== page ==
How Greenhouses Work: Tips and Tricks
A greenhouse works by converting light energy into heat energy. Light rays from the sun enter the greenhouse, where they are absorbed by plants and objects and converted to heat. The itmes in the greenhouse release the heat energy, but it is trapped in the small space of the greenhouse by the glass (or plastic sheeting).
Greenhouses can get too hot, which is why many have windows, vents or fans to help release hot air as needed. Some also have separate heating systems that raise the temperature when light levels are low.
What Happens in a Greenhouse
The simplest way to explain how a greenhouse works is to say that it turns light energy into heat energy. The sun's rays shine into the greenhouse, through the clear sheeting or panels. Objects in the greenhouse, including the plants, absorb the sun's light and convert it to heat.
The video above from Science with Bobert demonstrates how a greenhouse works and shows you the how objects of a different color respond to sunlight. Dark colored objects absorb light and warm up, while light colored objects reflect the light.
Why doesn't the heat simply leave the greenhouse again, if it got in so easily? For two reasons.
First, objects that absorbed the light initially release the heat very slowly. It doesn't take very long for plants and items such as a dark colored table or pieces of cement painted black to warm up. But it does take them a long time to cool down.
As the objects cool down, they release their heat energy back into the air. The warmer air is lighter and rises to the roof of the greenhouse. Cooler air falls back towards the ground and the objects, where it absorbs the warmth being given off.
Once the warm air gets to the top of the greenhouse, it doesn't really have anywhere to go. Although light can pass easily through glass or plastic sheeting, heat doesn't pass through so well. Glass and plastic might not be the best insulators, but they do help to keep the heat in the greenhouse somewhat.
The Greenhouse Effect
In many ways, the Earth is its own greenhouse. It is surrounded by a thick layer of atmosphere that keeps warm air from escaping into space. In this case, the atmosphere is performing a similar role as the glass or plastic in a greenhouse.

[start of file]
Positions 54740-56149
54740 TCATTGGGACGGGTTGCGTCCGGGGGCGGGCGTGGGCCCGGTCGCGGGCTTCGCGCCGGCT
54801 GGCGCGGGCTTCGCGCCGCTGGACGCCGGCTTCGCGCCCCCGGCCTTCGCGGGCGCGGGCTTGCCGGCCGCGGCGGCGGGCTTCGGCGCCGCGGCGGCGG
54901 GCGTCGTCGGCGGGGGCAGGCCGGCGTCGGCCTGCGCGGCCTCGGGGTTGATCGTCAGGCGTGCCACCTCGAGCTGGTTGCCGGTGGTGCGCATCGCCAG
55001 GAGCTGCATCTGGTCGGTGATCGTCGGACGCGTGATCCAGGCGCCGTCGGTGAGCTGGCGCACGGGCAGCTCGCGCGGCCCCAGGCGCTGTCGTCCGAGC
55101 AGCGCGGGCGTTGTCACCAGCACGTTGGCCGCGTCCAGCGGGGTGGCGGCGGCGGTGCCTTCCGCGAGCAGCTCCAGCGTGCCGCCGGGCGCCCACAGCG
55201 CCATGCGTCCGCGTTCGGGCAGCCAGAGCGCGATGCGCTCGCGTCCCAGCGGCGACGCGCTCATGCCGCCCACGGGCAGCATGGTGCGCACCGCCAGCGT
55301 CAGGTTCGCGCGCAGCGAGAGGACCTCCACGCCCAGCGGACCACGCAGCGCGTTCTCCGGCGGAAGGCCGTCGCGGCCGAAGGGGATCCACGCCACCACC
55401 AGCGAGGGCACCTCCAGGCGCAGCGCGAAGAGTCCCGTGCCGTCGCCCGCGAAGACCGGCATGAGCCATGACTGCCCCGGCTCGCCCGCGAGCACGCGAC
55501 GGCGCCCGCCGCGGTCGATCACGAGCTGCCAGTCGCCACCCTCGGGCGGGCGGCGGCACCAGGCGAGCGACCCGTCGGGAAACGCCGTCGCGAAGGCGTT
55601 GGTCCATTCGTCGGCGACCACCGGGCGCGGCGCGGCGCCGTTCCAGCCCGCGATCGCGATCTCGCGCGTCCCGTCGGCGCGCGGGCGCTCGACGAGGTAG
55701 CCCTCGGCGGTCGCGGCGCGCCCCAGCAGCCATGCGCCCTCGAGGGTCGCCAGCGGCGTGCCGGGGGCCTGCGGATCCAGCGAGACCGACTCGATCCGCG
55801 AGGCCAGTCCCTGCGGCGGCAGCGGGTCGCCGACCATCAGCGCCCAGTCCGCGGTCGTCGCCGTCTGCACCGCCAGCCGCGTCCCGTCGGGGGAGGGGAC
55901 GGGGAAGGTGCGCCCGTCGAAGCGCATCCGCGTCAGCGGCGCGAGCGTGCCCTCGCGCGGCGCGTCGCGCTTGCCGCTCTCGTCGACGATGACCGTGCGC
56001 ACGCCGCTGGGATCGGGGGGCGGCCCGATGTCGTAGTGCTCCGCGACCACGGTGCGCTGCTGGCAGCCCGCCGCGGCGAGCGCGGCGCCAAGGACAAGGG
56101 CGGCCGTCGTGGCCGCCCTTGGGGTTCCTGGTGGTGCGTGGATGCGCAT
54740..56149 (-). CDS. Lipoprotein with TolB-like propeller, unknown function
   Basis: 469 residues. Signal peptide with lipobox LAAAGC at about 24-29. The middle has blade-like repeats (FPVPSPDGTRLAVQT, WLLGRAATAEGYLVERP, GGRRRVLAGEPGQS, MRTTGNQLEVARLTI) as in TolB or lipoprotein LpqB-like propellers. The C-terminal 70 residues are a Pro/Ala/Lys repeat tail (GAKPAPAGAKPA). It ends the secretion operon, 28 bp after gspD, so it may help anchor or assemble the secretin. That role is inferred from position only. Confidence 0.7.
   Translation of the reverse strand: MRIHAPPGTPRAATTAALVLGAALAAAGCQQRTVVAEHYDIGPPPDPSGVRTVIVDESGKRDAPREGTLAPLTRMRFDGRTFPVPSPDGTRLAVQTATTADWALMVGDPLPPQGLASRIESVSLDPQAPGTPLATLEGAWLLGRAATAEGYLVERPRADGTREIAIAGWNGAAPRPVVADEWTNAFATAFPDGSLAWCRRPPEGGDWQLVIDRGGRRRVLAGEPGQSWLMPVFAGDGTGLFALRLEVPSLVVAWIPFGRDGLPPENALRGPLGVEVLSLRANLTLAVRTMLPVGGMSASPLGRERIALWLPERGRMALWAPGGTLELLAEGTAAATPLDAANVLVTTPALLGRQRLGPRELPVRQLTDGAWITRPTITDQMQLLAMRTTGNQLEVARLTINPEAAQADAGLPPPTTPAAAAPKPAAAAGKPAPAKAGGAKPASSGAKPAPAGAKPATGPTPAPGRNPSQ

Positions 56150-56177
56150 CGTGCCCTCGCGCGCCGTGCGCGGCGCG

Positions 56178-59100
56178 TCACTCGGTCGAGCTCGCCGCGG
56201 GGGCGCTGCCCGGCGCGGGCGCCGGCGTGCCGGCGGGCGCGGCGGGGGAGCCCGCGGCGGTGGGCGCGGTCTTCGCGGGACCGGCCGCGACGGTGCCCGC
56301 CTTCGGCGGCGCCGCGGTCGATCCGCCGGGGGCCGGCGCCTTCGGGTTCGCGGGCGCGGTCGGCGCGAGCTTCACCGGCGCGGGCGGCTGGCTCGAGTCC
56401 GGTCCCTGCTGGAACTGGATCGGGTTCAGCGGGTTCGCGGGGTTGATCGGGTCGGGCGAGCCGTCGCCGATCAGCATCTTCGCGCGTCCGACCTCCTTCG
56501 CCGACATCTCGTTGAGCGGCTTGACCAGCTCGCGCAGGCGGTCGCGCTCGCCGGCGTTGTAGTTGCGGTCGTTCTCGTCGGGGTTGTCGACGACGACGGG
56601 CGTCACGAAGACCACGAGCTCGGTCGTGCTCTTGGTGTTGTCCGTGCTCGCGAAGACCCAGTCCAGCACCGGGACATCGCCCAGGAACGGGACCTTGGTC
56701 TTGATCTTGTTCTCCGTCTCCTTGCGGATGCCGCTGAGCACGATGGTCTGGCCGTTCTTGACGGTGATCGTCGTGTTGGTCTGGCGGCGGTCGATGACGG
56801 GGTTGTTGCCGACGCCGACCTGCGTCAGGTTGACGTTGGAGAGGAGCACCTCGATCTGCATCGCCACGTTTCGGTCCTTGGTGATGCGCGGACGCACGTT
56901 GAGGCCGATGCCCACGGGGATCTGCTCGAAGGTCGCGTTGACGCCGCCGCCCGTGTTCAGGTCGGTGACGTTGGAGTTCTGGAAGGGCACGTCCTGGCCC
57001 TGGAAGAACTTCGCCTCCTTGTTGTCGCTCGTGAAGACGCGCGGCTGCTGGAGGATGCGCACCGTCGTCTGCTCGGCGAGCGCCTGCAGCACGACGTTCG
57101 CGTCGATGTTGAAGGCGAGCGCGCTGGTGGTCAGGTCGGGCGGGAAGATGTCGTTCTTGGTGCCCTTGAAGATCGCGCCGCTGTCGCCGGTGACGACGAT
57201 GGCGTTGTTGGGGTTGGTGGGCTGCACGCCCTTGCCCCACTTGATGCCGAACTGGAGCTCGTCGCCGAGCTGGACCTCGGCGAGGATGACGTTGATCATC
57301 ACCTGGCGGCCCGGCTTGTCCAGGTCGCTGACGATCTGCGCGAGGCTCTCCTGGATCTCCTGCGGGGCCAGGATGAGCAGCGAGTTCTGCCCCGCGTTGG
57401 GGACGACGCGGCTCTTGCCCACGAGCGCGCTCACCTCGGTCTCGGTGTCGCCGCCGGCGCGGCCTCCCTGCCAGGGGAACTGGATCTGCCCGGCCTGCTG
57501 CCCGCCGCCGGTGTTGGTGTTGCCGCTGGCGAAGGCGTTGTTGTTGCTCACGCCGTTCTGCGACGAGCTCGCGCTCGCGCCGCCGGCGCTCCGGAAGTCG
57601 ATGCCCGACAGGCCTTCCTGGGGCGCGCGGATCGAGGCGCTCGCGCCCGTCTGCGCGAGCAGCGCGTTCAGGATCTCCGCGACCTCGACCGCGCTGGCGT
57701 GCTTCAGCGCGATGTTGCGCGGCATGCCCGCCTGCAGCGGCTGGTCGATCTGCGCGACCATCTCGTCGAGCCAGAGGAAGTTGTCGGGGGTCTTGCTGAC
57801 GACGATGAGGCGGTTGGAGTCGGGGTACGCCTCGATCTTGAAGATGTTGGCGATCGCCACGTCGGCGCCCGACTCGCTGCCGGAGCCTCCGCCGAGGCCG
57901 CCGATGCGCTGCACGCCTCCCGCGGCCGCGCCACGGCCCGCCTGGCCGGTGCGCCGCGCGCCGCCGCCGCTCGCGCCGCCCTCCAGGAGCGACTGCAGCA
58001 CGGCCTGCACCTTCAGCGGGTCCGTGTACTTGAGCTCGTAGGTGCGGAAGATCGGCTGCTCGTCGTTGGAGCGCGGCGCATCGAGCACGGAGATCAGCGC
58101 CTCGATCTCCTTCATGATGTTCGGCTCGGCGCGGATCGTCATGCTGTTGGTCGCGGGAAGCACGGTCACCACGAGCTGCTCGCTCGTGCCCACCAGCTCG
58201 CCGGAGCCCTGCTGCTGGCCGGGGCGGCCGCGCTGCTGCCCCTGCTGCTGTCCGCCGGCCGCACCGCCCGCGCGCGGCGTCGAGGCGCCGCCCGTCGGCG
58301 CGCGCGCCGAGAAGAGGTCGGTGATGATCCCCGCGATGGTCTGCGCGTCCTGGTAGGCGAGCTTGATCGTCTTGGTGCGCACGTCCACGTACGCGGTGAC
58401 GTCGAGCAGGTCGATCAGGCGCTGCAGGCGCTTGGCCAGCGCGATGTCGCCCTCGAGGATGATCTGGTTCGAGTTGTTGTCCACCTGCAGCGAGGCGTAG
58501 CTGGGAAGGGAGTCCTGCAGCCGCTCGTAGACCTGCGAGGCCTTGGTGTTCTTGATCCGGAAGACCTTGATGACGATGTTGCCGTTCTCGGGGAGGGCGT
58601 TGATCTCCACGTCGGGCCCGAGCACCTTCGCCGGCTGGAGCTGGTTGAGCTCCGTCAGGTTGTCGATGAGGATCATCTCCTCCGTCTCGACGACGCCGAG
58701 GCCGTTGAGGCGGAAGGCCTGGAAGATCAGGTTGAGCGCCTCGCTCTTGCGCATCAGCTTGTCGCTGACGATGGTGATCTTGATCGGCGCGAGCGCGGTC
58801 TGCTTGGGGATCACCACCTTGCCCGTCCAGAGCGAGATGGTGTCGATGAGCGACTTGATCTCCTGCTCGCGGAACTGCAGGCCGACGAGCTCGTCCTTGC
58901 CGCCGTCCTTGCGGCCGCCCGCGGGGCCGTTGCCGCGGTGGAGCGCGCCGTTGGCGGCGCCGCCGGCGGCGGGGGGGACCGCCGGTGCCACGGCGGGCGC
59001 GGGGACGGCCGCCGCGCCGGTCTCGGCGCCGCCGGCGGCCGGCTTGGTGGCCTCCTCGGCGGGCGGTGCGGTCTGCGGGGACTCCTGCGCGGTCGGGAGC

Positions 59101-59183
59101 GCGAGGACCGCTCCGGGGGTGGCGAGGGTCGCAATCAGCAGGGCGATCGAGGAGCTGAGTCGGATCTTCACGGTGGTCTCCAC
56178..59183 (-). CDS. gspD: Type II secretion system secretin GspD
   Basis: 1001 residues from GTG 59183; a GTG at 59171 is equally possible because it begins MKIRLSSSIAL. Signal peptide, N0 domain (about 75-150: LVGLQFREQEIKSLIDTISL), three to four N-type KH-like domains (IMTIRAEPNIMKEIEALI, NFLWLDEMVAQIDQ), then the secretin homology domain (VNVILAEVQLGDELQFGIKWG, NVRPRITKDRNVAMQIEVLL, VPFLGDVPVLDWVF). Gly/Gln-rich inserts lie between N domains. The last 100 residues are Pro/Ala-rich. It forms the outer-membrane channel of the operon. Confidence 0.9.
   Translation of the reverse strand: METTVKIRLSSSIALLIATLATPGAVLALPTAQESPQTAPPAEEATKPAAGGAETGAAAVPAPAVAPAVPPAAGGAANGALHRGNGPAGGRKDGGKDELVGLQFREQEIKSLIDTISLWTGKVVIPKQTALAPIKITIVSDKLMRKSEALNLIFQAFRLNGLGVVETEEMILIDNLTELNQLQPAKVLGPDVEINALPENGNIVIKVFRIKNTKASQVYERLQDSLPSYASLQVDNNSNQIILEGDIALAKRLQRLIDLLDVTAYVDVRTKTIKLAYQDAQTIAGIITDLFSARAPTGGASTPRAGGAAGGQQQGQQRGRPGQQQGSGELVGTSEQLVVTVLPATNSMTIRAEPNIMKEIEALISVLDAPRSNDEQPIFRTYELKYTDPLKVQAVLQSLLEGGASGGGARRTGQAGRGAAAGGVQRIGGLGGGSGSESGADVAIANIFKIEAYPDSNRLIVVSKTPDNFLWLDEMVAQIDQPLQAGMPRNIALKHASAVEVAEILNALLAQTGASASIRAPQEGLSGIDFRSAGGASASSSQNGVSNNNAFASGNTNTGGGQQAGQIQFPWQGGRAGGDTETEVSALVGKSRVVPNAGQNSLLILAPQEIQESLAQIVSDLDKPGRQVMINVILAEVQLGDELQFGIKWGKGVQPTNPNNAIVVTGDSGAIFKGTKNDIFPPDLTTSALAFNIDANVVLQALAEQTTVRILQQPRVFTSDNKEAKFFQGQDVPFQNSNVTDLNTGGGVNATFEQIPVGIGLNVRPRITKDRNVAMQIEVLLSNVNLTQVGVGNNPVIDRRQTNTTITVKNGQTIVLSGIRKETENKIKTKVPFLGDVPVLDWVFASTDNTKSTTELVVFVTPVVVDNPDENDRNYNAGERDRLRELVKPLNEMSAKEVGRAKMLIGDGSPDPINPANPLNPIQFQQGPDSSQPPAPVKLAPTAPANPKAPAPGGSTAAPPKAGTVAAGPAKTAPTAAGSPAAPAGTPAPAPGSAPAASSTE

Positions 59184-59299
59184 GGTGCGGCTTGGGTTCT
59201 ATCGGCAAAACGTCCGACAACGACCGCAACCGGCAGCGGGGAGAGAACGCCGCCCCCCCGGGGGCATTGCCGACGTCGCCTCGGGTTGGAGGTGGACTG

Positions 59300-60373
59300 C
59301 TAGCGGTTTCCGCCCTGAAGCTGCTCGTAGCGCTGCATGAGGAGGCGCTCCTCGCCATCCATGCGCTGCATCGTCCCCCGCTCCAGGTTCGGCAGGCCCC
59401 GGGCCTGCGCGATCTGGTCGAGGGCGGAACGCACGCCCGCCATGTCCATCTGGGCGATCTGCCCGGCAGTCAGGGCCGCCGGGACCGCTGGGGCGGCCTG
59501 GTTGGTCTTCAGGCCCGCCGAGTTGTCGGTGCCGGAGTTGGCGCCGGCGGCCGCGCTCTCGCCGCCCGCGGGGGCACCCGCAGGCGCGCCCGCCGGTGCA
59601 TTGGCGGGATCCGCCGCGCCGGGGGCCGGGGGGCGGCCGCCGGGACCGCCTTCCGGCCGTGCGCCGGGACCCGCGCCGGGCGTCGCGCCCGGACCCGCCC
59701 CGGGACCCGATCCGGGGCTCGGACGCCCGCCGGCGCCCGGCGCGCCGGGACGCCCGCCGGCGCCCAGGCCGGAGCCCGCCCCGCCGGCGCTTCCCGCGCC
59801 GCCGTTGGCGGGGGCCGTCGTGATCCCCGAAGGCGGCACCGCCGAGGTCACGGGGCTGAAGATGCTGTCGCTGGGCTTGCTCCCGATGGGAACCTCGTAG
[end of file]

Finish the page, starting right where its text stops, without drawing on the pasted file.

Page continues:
The video above shows, without the atmosphere layer, the Earth's temperature would be a frigid -18 degrees Celsius. Thanks to the atmosphere, the Earth is usually an average of 15 degrees Celsius (59 degrees Fahrenheit).
A number of factors influence how well the greenhouse effect works on Earth. Cloud cover at night can increase the greenhouse effect, according to NASA. When it's cloudy at night, the warm air rising from the surface of the Earth isn't able to fully work its way up into the atmosphere.
Instead, it's trapped by the layer of clouds and the outside temperature actually increases. When the clouds finally break up, the trapped warm air can escape and the temperatures fall.
Controlling Temperatures in a Greenhouse
In some parts of the world, where outside temperatures are very cold in the winter or where there's just not enough sunlight to fully heat the greenhouse, it might not get warm enough to sustain plants, without a bit of help from a gardener.
For that reason, many gardeners and large commercial growers need to use an additional heating source to control the temperature inside a greenhouse. According to Scientific American, growers in the Midwest and other colder areas use heaters to keep greenhouses at a relatively balmy 65 degrees throughout the winter.
In the summer, it's a different story, especially in warmer areas. Since white helps reflect light and prevent heat absorption, greenhouse gardeners in hot places often paint greenhouse roofs white in the summer, removing the paint in the winter. A more cost effective option is to use a white curtain or shade panel to block the sunlight in the summer.
Location, Location, Location
Where you put a greenhouse influences not only how much light it is able to absorb but also how much heat it can radiate. Usually, it's best to put a greenhouse to the south of a building or other structure, according to Clemson University Extension.
A south facing greenhouse will get the maximum amount of sunlight. The next best option is to put the structure to the east or southeast. It will get less sun, but the amount of light it receives should be sufficient for most plants.
In areas that get very hot in the summer, it makes sense to put a greenhouse under the shade of trees. Trees that lose their leaves in autumn will allow the greenhouse to get a sufficient amount of sun in the fall and winter. But as temperatures climb and the sun becomes more intense, the leaves on those trees will provide sufficient protection in the spring and summer.
Another way that location influences the effectiveness of a greenhouse is in terms of how well insulated the structure is. Usually, freestanding greenhouses have the least amount of insulation and often need some external source of heat in the winter.
But a greenhouse that is attached to a building is able to get heat and insulation from the shared wall, especially if the shared wall is exposed to sunlight during the daytime. The wall absorbs the light from the sun, converts the energy to heat, then radiates it back out at night, helping maintain the temperature.
Many greenhouses include ventilation systems to keep the temperature under control. Some structures have windows that can open to let some of the heat out. Others use fans to blow the air across the structure. Along with keeping the temperature from getting too hot, a properly ventilated greenhouse helps to reduce the risk for fungal infections in plants.